- Nano Express
- Open Access
Characterization of Er in porous Si
© Mula et al.; licensee Springer. 2012
- Received: 26 April 2012
- Accepted: 29 June 2012
- Published: 9 July 2012
The fabrication of porous Si-based Er-doped light-emitting devices is a very promising developing field for all-silicon light emitters. However, while luminescence of Er-doped porous silicon devices has been demonstrated, very little attention has been devoted to the doping process itself. We have undertaken a detailed study of this process, examining the porous silicon matrix from several points of view during and after the doping. In particular, we have found that the Er-doping process shows a threshold level which, as evidenced by the cross correlation of the various techniques used, does depend on the sample thickness and on the doping parameters.
- Light-emitting devices
- Er doping
- Porous silicon
- Refractive index
Efficient and cost-effective Si-based optoelectronic devices are required for all-silicon telecommunication technology[1–3]. The indirect bandgap of silicon, the material of choice for micro- and nanoelectronics, unfortunately forbids luminescence and electro-optic effects, requiring the use of hybrid solutions implying complex and costly techniques. Intense research is then devoted to the study of ways leading to efficient Si-based light-emitting structures that would cancel the need of integrating different materials[1–3].
Several solutions have been explored, from Raman Si laser to Si nanocrystal laser[6, 7]. The use of rare earth elements, in particular Er and Yb, for the doping of Si and porous Si[8–10] has been a relevant research field due to the observed room temperature 1.54-μm luminescence. In particular, Er-doped silicon-rich oxide structures showed interesting light-emitting properties[11–14]. Optical gain from Er-doped Si structures at 1.54 μm was also reported.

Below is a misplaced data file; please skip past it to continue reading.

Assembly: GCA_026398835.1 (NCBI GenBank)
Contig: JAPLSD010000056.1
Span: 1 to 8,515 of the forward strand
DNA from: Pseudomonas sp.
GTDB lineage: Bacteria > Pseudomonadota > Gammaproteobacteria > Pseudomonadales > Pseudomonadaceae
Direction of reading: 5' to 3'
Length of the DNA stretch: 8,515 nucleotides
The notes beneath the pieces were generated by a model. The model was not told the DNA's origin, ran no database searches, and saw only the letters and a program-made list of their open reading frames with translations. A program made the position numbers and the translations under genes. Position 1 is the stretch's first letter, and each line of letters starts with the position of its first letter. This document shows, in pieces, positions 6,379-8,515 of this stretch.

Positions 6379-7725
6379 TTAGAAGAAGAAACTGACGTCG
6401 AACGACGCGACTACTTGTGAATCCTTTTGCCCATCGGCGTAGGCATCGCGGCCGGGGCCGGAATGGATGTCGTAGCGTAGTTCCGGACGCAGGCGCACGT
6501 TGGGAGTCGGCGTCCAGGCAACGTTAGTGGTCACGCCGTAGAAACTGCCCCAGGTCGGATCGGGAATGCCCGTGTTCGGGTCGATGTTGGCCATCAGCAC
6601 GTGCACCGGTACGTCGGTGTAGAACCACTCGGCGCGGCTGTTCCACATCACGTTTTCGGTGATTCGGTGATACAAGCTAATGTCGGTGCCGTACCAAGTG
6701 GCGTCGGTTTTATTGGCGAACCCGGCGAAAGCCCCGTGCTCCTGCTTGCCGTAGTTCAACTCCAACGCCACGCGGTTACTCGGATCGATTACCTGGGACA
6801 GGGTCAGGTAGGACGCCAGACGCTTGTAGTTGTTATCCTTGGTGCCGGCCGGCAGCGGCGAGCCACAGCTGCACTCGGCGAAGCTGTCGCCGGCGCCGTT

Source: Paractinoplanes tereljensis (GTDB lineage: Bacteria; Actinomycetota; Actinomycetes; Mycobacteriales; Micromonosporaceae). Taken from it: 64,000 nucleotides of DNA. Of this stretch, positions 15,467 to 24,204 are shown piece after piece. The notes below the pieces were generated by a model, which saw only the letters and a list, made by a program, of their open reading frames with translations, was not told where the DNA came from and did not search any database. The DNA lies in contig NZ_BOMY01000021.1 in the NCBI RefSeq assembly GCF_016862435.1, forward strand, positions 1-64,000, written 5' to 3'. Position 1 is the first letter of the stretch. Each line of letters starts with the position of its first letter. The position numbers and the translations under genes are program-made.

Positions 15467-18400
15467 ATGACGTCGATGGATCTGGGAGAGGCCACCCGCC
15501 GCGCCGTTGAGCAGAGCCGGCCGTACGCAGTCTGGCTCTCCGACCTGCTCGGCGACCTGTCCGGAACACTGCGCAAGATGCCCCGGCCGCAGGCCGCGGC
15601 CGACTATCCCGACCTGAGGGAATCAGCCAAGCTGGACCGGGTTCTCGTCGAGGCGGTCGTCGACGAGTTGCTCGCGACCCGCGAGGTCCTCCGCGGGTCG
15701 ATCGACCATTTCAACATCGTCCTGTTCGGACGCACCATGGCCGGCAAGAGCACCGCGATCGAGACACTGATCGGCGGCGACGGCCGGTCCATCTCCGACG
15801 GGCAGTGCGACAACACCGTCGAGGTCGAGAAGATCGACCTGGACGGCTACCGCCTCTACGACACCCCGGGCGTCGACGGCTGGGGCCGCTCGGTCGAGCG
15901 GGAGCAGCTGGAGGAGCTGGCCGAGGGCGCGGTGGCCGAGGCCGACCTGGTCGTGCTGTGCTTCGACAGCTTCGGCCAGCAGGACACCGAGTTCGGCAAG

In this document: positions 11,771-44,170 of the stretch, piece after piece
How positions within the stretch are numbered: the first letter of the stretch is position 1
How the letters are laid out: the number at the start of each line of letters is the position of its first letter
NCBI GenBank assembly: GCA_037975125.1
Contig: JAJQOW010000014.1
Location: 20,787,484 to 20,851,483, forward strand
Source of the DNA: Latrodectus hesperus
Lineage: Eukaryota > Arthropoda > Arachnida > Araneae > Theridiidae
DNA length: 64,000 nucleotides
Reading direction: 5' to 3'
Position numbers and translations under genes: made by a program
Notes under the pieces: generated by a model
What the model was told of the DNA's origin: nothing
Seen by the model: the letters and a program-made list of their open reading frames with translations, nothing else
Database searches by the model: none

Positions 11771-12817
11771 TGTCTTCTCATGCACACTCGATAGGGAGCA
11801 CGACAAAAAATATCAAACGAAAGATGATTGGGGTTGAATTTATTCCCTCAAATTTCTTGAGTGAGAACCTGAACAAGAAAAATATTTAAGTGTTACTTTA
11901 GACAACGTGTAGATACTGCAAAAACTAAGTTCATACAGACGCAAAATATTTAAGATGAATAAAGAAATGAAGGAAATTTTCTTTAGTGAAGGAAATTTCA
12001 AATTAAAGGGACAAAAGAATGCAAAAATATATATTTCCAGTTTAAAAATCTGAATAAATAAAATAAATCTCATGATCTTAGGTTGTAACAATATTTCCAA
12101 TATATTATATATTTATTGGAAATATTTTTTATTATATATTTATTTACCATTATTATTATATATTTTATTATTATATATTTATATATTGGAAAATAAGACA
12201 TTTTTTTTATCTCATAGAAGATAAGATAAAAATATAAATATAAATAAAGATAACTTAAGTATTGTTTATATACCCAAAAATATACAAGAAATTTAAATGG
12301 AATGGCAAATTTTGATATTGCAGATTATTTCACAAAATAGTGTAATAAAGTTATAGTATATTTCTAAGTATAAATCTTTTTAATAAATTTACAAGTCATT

After its discovery, porous silicon (PSi) has attracted the interest of researchers when its photoluminescence was observed, and many papers were published about its possible applications in optoelectronics[18–20]. However, even if worthy-of-note electroluminescent properties were reported, the interest on PSi light-emitting devices faded. When the possibility to obtain light from rare-earth-doped Si structures[11–14] was proposed, a renewed interest for Er-doped PSi aroused, and remarkable photoluminescent properties[20–23], also from photonic bandgap structures[24, 25], were demonstrated.